Key Considerations for Banking Hemp Producers in West Virginia
August 3, 2020
By: Mark A. Mangano
Serving customers engaged in growing, cultivating, handling or processing industrial hemp present significant opportunities. As a banker considering pursuit of these opportunities, you should consider legal authority, Bank Secrecy Act (BSA), and credit risks associated with a new and rapidly expanding industry.
Cultivation, processing and sale of industrial hemp and its byproducts has grown rapidly since 2017. According to the West Virginia Department of Agriculture, the acres of hemp grown in the State increased from 155 acres in 2018 to 641 acres in 2019. Applications for licenses to grow hemp in 2020 have more than quadrupled from 2019.
Fortunately, the rules for legally growing and banking hemp have become much clearer. In 2019, the USDA published an interim final regulation governing growth and production of hemp and the banking regulators issued a statement reducing the Suspicious Activity Report (SAR) filing requirements. In June of 2020 the Financial Crimes Enforcement Network (FinCEN) published further guidance.
Serving hemp growers and producers continues to present heightened risks that require special considerations. Safely banking hemp growers and producers requires understanding and documenting the legal authority to grow hemp, ensuring Bank Secrecy Act procedures are appropriately adjusted, and evaluating the unique credit risks of a new and rapidly expanding industry.
For decades production of hemp in the United States was illegal because Schedule 1 of the Controlled Substances Act included Marihuana (now more commonly spelled marijuana). Marijuana is a name used to describe the plant Cannabis sativa L. The psychoactive chemical in Marijuana is tetrahydrocannabinol (THC). However, it is possible to breed Cannabis sativa L. plants producing very low levels of THC.
The Agricultural Improvement Act of 2018 (2018 Farm Bill) removed hemp from Schedule 1 of the Controlled Substances Act by defining hemp as “the Cannabis sativa L. and any part of that plant, including the seeds thereof and all derivatives…with a delta-9 tetrahydrocannabinol [THC] concentration of not more than 0.3 percent on a dry weight basis.”1 Basically “marijuana” plants meeting the definition in the 2018 Farm Bill are no longer considered marijuana.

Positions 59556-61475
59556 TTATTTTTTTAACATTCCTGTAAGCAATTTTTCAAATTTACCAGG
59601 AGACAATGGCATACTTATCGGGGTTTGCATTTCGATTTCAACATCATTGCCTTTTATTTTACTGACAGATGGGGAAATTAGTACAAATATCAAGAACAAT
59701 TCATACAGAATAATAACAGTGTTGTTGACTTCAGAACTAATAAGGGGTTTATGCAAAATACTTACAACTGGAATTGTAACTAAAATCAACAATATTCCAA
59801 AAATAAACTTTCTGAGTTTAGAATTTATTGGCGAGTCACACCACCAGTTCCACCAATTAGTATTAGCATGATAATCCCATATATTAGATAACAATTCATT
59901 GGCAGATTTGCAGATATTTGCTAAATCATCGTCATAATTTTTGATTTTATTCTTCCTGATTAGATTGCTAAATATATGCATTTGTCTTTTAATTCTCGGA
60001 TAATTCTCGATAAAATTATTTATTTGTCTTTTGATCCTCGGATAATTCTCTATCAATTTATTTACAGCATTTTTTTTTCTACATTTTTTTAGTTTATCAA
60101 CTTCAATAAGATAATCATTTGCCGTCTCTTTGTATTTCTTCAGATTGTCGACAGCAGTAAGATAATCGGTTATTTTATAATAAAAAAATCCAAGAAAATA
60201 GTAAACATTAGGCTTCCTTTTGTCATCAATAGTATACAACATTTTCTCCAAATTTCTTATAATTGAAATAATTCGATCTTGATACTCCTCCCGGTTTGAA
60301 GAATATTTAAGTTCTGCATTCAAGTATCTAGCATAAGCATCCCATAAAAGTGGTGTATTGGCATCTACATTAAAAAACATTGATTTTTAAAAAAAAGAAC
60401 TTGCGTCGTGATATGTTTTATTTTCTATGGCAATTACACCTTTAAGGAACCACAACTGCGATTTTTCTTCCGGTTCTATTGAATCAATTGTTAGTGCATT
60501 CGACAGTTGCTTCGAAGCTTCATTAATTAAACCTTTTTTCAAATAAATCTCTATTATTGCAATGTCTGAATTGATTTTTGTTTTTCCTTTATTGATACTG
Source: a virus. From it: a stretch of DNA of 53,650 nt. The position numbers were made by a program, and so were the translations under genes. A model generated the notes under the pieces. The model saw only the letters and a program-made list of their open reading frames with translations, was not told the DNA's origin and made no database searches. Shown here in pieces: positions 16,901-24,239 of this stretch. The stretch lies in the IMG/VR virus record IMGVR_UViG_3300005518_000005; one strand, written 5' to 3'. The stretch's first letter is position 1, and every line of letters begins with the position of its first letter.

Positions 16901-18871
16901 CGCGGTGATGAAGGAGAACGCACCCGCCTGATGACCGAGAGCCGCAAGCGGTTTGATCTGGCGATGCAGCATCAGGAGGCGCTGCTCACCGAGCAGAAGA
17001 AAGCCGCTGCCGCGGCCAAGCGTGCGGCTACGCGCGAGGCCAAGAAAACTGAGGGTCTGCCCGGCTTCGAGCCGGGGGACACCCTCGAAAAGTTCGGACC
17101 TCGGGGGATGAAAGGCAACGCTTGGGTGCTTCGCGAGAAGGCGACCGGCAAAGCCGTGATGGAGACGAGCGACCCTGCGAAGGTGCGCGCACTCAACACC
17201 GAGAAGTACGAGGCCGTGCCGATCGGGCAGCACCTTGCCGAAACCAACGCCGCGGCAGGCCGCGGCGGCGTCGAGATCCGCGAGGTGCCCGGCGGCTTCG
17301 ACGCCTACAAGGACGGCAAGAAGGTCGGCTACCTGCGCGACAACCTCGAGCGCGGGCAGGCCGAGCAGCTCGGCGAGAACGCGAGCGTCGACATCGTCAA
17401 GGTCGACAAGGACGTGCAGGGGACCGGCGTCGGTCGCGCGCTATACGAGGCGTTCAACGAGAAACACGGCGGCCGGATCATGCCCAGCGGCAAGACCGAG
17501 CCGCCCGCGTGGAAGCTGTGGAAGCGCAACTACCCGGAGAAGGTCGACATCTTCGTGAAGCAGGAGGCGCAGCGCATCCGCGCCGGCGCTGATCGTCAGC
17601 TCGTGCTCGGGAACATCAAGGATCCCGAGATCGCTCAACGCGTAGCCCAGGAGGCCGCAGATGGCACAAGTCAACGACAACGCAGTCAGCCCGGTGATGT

In November 2019, the USDA published an interim final rule setting forth the framework for regulating the production of industrial hemp.2 The interim final rule addresses the minimum standards for states and tribal lands to administer regulation of the hemp production industry and provides a federal system for regulating hemp growers in states and tribal lands that have authorized hemp production but do not choose to administer the regulation of the industry.
In June of 2019, West Virginia amended the Industrial Hemp Development Act to authorize hemp, as defined under federal law, as an agricultural crop subject to statutory requirements.3 In order to legally grow hemp in West Virginia, a person must be licensed by the State and renew that license annually. West Virginia Department of Agriculture (WVDA) submitted a proposal to the USDA that would give it authority to continue regulating the hemp production industry in West Virginia. The USDA approved the WVDA plan in April 2020. The approved plan will go into effect in October 2020 after the 2020 growing season.
The licensing and regulation requirements relate to, cultivating, handling and processing hemp. There are currently no license or regulatory requirements for handling, transporting or selling products made from legally produced hemp products. This includes CBD oil that is derived from legally produced hemp.
On December 3, 2019, the federal regulatory agencies in collaboration with the Conference of State Bank Supervisors issued the statement “Providing Financial Services to Customers Engaged in Hemp-Related Businesses”4 (Statement). The Statement makes clear that banks are not required to file a SAR on customers solely because they are engaged in the growth or cultivation of hemp in accordance with applicable laws and regulations.
The Statement reaffirms the continued requirement that banks maintain BSA programs that address customer identification, suspicious activity reporting, currency transaction reporting, and risk-based customer due diligence, including the collection of beneficial ownership information for legal entity customers.
On June 29, 2020, FinCEN issued new guidance “FinCEN Guidance Regarding Due Diligence Requirements under the Bank Secrecy Act for Hemp-Related Business Customers”5 to help banks better understand how to conduct due diligence for hemp-related businesses and identify the types of information and documents banks can collect to comply with BSA regulatory requirements. The guidance augments the instructions provided in the Statement related to BSA documentation and suspicious activity reporting. The guidance applies only to hemp-related businesses and does not apply to marijuana-related businesses.
The industrial hemp industry in the United States is in a fledgling state. This presents increased risks for those producing hemp. Most hemp producers have no more than a few years of experience. As with any credit decision, it will be important to not only know your customer but also understand the industry.
Some of the risks include:
- Producing a crop that violates the THC limits of state and federal law;
- Uncertain demand for hemp;
- Oversupply of hemp that depresses prices; and
- Future regulation of hemp products that limit demand or increase costs.
There is great optimism around the expansion of the industrial hemp industry in West Virginia. Regulators are moving rapidly to provide greater clarity. The regulatory efforts continue to reduce but do not eliminate the special risks related to banking hemp-related businesses.
1 7 U.S.C. 1639o(a)(1).
2 7 CFR 990
3 WV Code §19-12E-4